Purpose: To determine whether white, black and hispanic young (17-39y) and middle-aged (40-59y) adults, and elderly (60-90y) Americans have the same values of abdominal adiposity (estimated from waist circumference (WC) at the established levels of overweight (body mass index, BMI 25-29.9 kg/m2) and obesity (BMI > or = 30 kg/m2).
Methods: Data (n=16,120) from the US Third National Health and Nutrition Survey were utilized. Age-adjusted linear regression analyses were used to estimate gender- and ethnic-specific WC values corresponding to overweight and obesity. Receiver operating characteristic (ROC) curves were also employed to determine the choices of WC values corresponding to the established BMI cut-off points. With ROC, gender- and ethnic-specific cut-off points producing the best combination of sensitivity and specificity were selected as optimal thresholds for WC values corresponding to the established BMI cut-off points.
Results: WC values associated with the established BMI were lower in blacks and hispanics compared with whites. In men, the WC values that corresponded to overweight ranged from 89 to 106 cm, from 84 to 95 cm, and from 87 to 97 cm in whites, blacks and hispanics, respectively. The corresponding values for obesity ranged from 99 to 110 cm, from 96 to 107 cm, and from 97 to 108 cm. The WC values that corresponded to overweight in women ranged from 82 to 91 cm, from 81 in to 90 cm, and from 83 to 92 cm in whites, blacks and hispanics, respectively. The analogous values for obesity ranged from 94 to 101 cm, from 93 to 100cm, and from 94 to 101 cm.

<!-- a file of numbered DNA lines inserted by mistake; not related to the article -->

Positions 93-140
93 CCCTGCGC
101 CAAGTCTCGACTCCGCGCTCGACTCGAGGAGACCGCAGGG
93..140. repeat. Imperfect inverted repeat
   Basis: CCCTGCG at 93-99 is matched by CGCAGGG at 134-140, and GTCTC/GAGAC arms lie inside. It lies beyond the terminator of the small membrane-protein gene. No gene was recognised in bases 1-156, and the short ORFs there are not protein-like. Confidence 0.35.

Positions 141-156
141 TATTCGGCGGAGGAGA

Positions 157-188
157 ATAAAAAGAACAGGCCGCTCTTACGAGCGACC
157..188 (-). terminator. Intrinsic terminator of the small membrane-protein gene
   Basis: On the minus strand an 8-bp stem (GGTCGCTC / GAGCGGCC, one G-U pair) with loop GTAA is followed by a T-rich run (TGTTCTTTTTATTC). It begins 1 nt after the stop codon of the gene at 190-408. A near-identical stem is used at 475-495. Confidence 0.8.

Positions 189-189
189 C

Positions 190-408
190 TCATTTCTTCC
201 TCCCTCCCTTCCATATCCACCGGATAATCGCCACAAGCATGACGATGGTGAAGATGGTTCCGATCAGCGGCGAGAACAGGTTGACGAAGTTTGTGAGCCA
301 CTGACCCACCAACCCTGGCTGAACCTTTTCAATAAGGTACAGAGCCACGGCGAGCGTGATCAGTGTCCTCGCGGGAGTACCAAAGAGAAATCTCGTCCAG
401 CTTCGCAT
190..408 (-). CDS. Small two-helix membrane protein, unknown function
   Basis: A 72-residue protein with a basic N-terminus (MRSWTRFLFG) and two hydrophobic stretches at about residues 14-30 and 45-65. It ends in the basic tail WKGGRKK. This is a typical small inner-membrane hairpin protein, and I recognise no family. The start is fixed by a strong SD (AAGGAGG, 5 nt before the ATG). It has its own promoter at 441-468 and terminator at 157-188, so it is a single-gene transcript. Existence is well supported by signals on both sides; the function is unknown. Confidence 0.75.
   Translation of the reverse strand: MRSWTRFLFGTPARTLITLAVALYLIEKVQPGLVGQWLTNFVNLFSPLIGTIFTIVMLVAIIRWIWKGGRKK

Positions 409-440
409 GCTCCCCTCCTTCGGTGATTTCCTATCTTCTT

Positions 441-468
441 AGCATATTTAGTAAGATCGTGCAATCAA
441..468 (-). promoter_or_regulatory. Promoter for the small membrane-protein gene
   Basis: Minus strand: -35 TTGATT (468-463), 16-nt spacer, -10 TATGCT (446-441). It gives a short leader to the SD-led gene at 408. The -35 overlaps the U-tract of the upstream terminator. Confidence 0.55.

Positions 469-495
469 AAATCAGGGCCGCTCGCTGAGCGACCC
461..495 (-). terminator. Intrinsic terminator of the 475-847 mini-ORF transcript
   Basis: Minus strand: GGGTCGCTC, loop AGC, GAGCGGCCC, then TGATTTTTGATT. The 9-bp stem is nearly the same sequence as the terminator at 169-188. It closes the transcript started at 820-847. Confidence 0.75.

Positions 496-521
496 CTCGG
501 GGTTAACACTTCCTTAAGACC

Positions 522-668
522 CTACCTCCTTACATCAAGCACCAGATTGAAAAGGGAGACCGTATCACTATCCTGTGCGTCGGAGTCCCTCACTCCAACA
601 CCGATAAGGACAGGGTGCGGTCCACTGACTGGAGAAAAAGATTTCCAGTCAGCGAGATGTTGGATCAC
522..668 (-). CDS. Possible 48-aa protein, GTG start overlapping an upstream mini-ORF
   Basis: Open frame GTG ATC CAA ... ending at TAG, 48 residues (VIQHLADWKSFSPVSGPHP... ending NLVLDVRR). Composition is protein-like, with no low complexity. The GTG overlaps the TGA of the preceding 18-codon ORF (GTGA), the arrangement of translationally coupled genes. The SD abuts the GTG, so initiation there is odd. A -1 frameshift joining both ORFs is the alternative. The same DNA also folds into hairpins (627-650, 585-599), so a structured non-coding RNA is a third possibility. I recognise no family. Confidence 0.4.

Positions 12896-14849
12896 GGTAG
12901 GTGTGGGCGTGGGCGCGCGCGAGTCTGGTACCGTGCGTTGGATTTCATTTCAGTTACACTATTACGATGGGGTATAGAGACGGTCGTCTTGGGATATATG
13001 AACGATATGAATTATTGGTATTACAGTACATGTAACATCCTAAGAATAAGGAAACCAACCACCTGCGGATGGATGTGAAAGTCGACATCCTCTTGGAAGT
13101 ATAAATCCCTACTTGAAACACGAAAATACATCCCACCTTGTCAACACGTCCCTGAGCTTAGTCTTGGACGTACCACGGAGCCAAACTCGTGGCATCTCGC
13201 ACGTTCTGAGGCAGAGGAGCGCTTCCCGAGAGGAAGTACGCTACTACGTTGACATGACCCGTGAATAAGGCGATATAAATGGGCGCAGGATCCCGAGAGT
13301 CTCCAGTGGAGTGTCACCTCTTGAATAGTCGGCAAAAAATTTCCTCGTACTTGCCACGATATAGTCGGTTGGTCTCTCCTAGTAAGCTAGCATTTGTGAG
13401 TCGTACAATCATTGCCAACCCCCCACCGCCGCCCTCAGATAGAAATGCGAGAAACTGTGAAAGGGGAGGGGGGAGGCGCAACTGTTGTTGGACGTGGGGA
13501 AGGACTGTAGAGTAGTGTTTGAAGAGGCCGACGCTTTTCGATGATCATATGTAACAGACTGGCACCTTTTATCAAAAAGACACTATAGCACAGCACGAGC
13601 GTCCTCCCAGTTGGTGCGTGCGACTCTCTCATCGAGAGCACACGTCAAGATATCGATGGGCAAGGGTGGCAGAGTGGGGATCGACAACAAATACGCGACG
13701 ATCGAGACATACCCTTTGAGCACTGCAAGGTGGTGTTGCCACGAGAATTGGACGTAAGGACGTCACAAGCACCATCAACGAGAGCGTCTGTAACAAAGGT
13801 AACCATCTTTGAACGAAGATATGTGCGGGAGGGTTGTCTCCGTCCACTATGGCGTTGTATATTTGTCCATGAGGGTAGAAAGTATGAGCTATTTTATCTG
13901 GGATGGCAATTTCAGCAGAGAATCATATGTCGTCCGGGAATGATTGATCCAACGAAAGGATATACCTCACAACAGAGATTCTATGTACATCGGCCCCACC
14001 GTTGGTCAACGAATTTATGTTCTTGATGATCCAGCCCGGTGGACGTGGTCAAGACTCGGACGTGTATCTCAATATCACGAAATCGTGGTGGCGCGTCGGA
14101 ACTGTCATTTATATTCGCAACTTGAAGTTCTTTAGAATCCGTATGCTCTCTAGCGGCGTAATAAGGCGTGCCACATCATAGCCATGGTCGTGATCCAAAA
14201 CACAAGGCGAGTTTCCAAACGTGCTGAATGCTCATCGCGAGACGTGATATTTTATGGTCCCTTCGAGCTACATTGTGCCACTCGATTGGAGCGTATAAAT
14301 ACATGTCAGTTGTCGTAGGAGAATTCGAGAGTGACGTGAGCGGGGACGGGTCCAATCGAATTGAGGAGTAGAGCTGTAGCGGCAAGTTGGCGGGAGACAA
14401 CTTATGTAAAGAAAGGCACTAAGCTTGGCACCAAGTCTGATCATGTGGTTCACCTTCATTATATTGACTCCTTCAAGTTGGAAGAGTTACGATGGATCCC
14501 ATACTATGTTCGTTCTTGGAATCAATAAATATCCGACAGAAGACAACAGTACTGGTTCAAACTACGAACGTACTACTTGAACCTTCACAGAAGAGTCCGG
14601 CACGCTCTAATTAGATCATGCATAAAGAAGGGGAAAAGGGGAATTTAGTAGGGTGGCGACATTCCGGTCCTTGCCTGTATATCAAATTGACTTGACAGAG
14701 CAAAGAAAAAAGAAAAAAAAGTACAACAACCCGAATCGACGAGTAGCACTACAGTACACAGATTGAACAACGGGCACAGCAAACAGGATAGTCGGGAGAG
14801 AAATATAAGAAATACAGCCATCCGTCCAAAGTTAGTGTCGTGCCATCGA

Conclusions: The lack of higher WC values in blacks (particularly women) and hispanics at the same levels of BMI for whites challenges previously held assumptions regarding the role of abdominal adiposity in cardiovascular disease experienced by non-whites. Defining the anthropometric variables that satisfactorily describe reasons for ethnic differences in cardiovascular disease is one of the challenges for future research.